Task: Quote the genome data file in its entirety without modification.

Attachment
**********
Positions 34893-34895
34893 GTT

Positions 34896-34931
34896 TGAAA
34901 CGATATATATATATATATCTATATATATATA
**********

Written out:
Positions 34893-34895
34893 GTT

Positions 34896-34931
34896 TGAAA
34901 CGATATATATATATATATCTATATATATATA